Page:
In this photo, the train is headed west on the New Castle Sub. which is the Pittsburgh-Chicago line. The tracks below are the old Cleveland line. It originates in Cleveland and winds its way through eastern Ohio and ends at the Ohio River across from Wheeling West Virginia. That line was originally called the CT&V (Cleveland Terminal & Valley, part of the B&O). The line today is abandoned from Urichsville Ohio to the river. CSX still owns a small portion in Cleveland, CVSR (Cuyahoga Valley Scenic Railroad) from Cleveland to Akron, Metro, our bus company, from Akron to Canton. Wheeling & Lake Erie operates the Akron-Canton line for the industries and CVSR runs passenger excursions on it June through August. South of Canton, it's abandoned to Dover. From there to Urichsville is operated by RJ Corman. Finally, the Pennsy, CA&C (Cleveland Akron & Columbus, part of the old PRR) came onto the main just 100' or so to the left of that image at AY interlocking, and ran concurrent with the B&O until Warwick Ohio. (Clinton) From there, it would continue to Columbus. Each company owned one main track between AY and Warwick. From Hudson south, most of it is torn up. The track through Hudson is the Cleveland & Pittsburgh line.
During this period (1962) EMD did not have a high horsepower locomotive to match Alco or GE. However, EMD did have its turbocharged 2000 hp GP20, which was selling about as well as possible under the (then) current business conditions. With the RS27 not selling, Alco considered its position with regard to a lower cost 12-cylinder Model 251 locomotive, where the RS11 had lost its horsepower edge to EMD. In response, Alco introduced the 2000 hp DL-721 (RS32) in 1960, superseding RS11 production. Powered by a Model 251C engine, at 57 feet, 2 inches in length over couplers, the RS32, in common with the RS27, was slightly longer than the RS11. The 2000 hp was developed by a change in the engine valve timing, a higher engine governor setting to 1025 rpm, a turbocharger of higher output, and a higher capacity generator. This generator required increased air flow cooling, which is indicated by air filters positioned low on the hood sides immediately behind the cab. The RS32 was also equipped with the Type E transistorized control system. The Model 251C (prime mover) was originally equipped with the new Alco Model 600 turbocharger. While the Model 600 produced the higher output pressure required, it did not experience the expected reliability, and it was replaced by an upgrade of the Model 510, designated the 520. The first RS32's, 15 units for the NYC, were built in June-July 1961, immediately after the last RS11's were completed.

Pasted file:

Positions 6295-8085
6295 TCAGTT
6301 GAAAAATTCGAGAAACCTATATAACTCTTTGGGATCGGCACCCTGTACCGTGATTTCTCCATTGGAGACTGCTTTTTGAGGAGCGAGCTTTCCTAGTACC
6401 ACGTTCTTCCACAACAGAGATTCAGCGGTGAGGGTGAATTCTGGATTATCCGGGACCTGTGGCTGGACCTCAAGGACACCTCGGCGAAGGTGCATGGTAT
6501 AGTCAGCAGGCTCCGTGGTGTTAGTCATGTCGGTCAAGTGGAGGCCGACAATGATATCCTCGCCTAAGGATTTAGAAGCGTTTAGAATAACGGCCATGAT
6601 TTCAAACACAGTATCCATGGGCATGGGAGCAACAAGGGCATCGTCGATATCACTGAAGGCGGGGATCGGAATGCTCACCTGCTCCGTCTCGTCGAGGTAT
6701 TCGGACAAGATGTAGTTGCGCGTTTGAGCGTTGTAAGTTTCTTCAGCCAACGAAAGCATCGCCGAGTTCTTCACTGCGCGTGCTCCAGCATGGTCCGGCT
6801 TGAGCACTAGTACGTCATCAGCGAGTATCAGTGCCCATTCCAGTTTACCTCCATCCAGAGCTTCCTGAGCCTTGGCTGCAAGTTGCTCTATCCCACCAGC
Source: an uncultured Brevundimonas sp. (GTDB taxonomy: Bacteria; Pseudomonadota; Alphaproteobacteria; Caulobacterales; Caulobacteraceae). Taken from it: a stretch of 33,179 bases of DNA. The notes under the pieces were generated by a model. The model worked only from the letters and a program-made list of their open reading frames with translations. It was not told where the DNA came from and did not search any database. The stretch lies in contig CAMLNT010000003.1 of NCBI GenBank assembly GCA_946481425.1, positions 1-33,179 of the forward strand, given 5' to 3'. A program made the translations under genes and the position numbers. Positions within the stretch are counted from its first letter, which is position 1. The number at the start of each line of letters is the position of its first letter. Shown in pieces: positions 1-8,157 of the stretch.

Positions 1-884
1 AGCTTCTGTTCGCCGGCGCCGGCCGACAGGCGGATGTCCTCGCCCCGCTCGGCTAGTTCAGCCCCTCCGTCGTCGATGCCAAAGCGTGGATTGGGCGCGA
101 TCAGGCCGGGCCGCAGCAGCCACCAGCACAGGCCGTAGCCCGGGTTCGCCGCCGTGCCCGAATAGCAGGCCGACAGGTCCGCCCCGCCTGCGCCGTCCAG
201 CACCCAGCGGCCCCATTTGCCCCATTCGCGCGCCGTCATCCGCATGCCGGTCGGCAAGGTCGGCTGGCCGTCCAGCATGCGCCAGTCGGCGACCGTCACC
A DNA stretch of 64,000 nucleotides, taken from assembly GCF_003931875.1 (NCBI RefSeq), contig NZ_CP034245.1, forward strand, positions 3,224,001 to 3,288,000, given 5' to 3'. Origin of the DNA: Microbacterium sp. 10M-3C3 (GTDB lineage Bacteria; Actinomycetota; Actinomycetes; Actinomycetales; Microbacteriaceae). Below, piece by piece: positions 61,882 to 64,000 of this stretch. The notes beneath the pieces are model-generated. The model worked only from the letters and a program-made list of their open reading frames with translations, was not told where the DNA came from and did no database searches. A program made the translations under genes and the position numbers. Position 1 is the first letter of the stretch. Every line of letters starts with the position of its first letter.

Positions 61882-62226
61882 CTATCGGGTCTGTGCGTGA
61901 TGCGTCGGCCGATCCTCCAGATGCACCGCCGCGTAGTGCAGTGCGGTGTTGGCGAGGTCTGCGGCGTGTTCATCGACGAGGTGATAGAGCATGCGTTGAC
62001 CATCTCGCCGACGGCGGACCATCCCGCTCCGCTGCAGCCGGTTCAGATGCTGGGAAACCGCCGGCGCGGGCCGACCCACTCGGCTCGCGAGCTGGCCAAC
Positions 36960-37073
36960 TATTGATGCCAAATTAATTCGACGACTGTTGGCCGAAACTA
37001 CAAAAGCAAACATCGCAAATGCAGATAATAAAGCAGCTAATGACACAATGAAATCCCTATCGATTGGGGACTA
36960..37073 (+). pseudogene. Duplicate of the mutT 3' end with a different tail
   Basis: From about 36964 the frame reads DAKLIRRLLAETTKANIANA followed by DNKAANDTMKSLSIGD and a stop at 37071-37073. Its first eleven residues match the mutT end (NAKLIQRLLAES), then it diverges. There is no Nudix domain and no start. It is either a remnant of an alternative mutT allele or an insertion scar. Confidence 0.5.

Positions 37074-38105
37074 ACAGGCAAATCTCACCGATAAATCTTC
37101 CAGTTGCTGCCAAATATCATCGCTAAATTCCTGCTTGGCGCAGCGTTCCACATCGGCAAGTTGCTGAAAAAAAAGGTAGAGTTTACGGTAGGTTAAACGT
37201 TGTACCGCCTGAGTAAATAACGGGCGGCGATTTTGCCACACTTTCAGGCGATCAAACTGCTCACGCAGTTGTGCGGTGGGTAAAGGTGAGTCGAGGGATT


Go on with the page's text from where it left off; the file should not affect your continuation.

The NYC's RS32's were initially placed in service on the hotshot Flexi-Van trains that Alco had so coveted for the RS27. Alco's trade-in policy for early First Generation units continued in effect, and the NYC traded in FA1/FB1's on this group of RS-32's. Not until Spring of 1962 did RS32 production resume, when Alco turned out 10 units for the Southern Pacific. They were followed shortly by an additional 10 units for the NYC. The NYC traded in its PA/PB units on this group of RS32's. The SP units had the larger fuel tank option, as did the NYC's second order. Thus the RS32 production ceased after just one year and 35 units built, yet another disappointing result. Both the NYC and SP units had productive careers until they were retired in the late-1970's. The SP units operated in Coast Line freight service, principally in the Bay Area. The NYC units were eventually downgraded from hotshot service, bumped by newer power. They operated in general freight service for the Penn-Central. Sizable numbers of both fleets survived retirement by their original owners. The SP units worked on lease, at least one unit is (maybe) still in operation. The C&NW acquired 10 former NYC units in 1979. They were put into service on the C&NW's Central Division "Alco Line", where they replaced RS3's. A total of three former SP and NYC RS32's continued to operate for shortline owners through the 1990's, incredible for such a rare model.
To satisfy railroad interest in a locomotive of intermediate horsepower, General Electric slipped a 12-cylinder FDL-12 into the carbody of the U30B, producing the U23B model. The same modification was used to produce the U23C from the U30C. The generally accepted spotting feature/difference between a 12-cylinder and a 16-cylinder equipped Universal series locomotive is the number of tall carbody doors, which correspond to the number of cylinders per side: a 12-cylinder locomotive has six tall engine room doors per side, a 16-cylinder locomotive has eight tall doors per side, one at each cylinder location. Production ran from August 1968 through June 1977. Conrail bought ten U23B's, the last ones produced, in May-June 1977, road numbers 2789-2798. All told, GE produced 425 USA, 40 Mexican, and 16 export copies of the U23B. This particular locomotive went on to the Providence & Worchester, becoming 2204, and lasted until 2002-2003 before being traded for ex-LMX B39-8's.
It is seen here in the company of two MP SD40-2's (3246 and 3282) at the east end of the former CB&Q, and by this photo date, BN yard in Cicero, Illinois. It will be routed to an empty arrival track, cut off its train, run around the yard back to the east end, and pick up a newly sorted train fresh off the hump, and drag it back (as a trailing unit) to home rails.
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